After Iowa, Romney Turns Focus To N.H.
MELISSA BLOCK, HOST:
From NPR News, this is ALL THINGS CONSIDERED. I'm Melissa Block.
ROBERT SIEGEL, HOST:
And I'm Robert Siegel. Mitt Romney charted an early flight out of Iowa this morning. He headed to safer territory after edging out Rick Santorum by only eight votes in the caucuses. Romney hopes to secure a more decisive win next Tuesday in New Hampshire, and that's where his plane landed, in Manchester.
BLOCK: Romney went straight from the airport to a local high school where he picked up the endorsement of former Republican presidential nominee John McCain.
SEN. JOHN MCCAIN: No one will ever say that Mitt Romney will lead from behind. He will lead from in front, the way that Ronald Reagan did, and not lead from behind which is what this president is doing.
BLOCK: NPR's Ari Shapiro is traveling with the Romney campaign. He joins me now from Peterborough, New Hampshire. And, Ari, of course, John McCain was Mitt Romney's rival four years ago. What's the significance of this endorsement today?
ARI SHAPIRO, BYLINE: Well, you know, this is the guy who won the presidential nomination in the Republican Party and won New Hampshire four years ago, so it's a big endorsement and more evidence, I think, that Romney continues to win the endorsement race in this contest as he has from the beginning of the campaign. It's never clear how much any endorsement really sways voters. The other thing, of course, that is on the Romney campaign's mind is the near tie in Iowa last night, the fact that he was almost defeated by Rick Santorum. Listen to how Romney started his comments in Manchester this afternoon.
MITT ROMNEY: My goodness, what a squeaker? But it sure is nice to have a win, I'll tell you. And the question I have for you is: Can we do better here in New Hampshire? Can we...
(SOUNDBITE OF CHEERING)
ROMNEY: ...yeah, yeah.
SHAPIRO: If you ask the campaign how they feel about Iowa, they'll say a win is a win, but there's no question they would have rather had a wider margin of victory. This near tie just raises some of the same questions that Romney has fought from the very beginning about whether he can appeal to the conservative base of the party, whether there is a ceiling to his appeal within the Republican Party. And he's hoping to overcome some of those obstacles here in New Hampshire.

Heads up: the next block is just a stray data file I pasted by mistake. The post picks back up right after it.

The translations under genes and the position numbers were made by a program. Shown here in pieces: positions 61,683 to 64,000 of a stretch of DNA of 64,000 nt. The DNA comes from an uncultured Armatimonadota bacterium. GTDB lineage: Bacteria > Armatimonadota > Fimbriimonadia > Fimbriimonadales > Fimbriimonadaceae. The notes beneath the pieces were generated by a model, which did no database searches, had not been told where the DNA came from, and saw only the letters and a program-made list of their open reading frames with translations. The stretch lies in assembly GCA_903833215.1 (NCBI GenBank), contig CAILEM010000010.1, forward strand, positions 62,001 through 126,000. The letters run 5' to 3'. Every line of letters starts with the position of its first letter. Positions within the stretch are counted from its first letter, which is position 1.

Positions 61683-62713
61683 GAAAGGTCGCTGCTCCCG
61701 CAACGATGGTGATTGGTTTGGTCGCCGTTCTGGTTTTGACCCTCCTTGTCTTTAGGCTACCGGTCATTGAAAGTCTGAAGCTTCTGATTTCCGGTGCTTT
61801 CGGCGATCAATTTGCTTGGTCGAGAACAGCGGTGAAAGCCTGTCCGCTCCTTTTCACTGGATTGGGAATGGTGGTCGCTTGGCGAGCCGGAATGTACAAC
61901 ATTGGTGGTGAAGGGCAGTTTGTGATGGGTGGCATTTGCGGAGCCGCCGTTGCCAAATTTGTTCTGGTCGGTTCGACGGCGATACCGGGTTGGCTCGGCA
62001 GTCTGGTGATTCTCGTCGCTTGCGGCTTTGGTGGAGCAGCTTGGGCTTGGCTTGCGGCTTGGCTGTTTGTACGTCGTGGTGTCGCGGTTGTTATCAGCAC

BLOCK: So hoping for a wider margin than the eight votes they got in Iowa.
SHAPIRO: Than eight votes, exactly.
(SOUNDBITE OF LAUGHTER)
BLOCK: What else, Ari, did Romney do at the event today in New Hampshire?
SHAPIRO: Well, you know, this is right in his backyard. It's supposed to be friendly territory, as you said, and yet the audience was not friendly at all. The first question came from an Occupy protester who asked about Romney's statement that corporations are people, then a question came from somebody who asked how Romney could oppose Obama's health care plan when he implemented a very similar plan in Massachusetts. As if that weren't enough, there was then third question from a woman who criticized Romney's aggressive stance on China, saying I'm Chinese, and I feel offended by the way you're talking about China.
And then, she said Reagan trickledown economics did not help me. My tin can is still empty. And the audience applauded. Romney, in his reply, sounded somewhat testy and said: Let me ask you a question. Is there anywhere in the world where the income per capita is better? So he was hoping to come back to New Hampshire to a friendly audience, not what he found.
BLOCK: Interesting. Any Romney supporters in that crowd?
(SOUNDBITE OF LAUGHTER)
SHAPIRO: Yeah. You know, it may have just been bad luck that those are the people he called on. I spoke to half a dozen people before the event, and most of them were typical Romney supporters. A lot of them feel a real disdain for Iowa. One used an old line. He said, look, Iowa picks corn, New Hampshire picks presidents. You have to understand that New Hampshire Republicans and Iowa Republicans are very different from one another. New Hampshire is one the least religious states in the country.
The average New Hampshire Republican primary voter is more pro-choice than the average American. So conservatism just has a different meaning in the Northeast, and it's a meaning that's much more in sync with Mitt Romney's own history. He has tried in the last few years to position himself as a more conservative candidate, but voters here in New Hampshire feel like this is a guy they know. That's one reason he's so optimistic about his chances here, that and the fact that he's doing really well in the polls here.
BLOCK: OK. NPR's Ari Shapiro, who's traveling with the Mitt Romney campaign in New Hampshire. Ari, thanks so much.
SHAPIRO: No problem. Good to talk to you.
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